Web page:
THOSE who vandalised the headstone of the master of Greyfriars Bobby have not been allowed to spoil tomorrow’s ceremony to commemorate the 146th anniversary of the death of Scotland’s most famous dog.

For in a defiant gesture, well-known funeral directors William Purves have stepped in to repair the headstone of Auld Jock Gray that was toppled and damaged last weekend.

Tomorrow’s service commemorating the wee dog’s 14 years of faithfully staying by Auld Jock’s grave will go ahead as planned at Greyfriars Kirkyard and at Bobby’s statue near the entrance in which headstones have been regularly vandalised in recent years.

Lord Provost Frank Ross, whose predecessor Sir William Chambers saved Bobby’s life by buying the Skye Terrier a licence, will lead the events that mark the 146th anniversary of Bobby’s death on 14 January, 1872.

The gravestone of police nightwatchman John Gray, who died in 1858, in Greyfriars Kirkyard was knocked over last Saturday or Sunday night, and the City of Edinburgh Council said they were unable to carry out repairs in time for tomorrow’s service Tim Purves, chairman and fifth generation of the Scottish family firm, heard about the stone and contacted the Council to arrange a memorial repair in time for the anniversary event.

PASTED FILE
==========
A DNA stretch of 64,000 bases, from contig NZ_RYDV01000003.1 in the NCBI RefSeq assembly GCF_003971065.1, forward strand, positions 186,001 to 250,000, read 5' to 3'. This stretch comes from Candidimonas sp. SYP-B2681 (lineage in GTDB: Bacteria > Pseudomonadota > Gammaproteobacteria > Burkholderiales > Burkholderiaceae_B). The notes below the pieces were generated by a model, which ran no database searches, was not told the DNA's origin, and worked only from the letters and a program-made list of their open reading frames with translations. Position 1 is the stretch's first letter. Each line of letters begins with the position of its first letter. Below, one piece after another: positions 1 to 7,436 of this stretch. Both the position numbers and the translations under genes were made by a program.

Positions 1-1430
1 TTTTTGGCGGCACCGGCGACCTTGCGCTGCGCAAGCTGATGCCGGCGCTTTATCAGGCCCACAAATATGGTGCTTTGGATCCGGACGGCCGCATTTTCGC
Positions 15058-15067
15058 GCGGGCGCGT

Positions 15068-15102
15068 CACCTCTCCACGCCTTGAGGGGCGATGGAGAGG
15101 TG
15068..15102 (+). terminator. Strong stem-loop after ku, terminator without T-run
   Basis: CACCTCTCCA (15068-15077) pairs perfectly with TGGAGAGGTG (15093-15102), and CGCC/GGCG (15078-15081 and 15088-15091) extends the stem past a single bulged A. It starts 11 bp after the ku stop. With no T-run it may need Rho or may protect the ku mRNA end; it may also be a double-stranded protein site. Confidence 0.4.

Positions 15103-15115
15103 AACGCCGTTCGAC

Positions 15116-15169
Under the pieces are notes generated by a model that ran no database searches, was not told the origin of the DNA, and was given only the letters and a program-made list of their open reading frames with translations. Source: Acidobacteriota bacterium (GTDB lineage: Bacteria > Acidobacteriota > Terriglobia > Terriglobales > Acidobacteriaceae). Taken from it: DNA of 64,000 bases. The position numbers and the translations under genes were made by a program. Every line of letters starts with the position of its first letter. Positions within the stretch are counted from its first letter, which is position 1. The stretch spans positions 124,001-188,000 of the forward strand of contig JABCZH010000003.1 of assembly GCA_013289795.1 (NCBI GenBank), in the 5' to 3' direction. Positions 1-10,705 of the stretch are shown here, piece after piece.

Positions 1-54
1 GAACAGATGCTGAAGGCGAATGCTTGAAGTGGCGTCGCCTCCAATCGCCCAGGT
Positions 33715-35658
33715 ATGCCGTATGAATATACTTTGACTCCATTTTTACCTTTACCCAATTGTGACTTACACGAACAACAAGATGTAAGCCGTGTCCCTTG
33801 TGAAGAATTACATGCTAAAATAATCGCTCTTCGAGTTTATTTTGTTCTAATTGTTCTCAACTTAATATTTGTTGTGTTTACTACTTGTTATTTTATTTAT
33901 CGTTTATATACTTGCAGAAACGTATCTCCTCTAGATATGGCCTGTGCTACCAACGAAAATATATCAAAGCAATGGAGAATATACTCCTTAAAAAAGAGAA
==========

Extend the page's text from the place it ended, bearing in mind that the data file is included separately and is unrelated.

He said: “It’s such a well known landmark that it would be nice for it to be fixed. At midday, we went to the cemetery to fix the stone, which is now up and ready for the ceremony on Sunday.”

Steve Lister, Greyfriars Kirk operations manager had shared his disappointment over the possibility the stone would remain broken for the ceremony and at the vandalism generally. He and other dignitaries will be joined by Tim and George Robinson of The One o’clock Gun Association, who are organising the event.

Lister said: “This is an extremely kind gesture and I want to thank Tim for his initiative.”

A City of Edinburgh Council spokeswoman praised the move. She said: “It’s great news that the headstone will be re-erected in time for this weekend’s commemoration event.”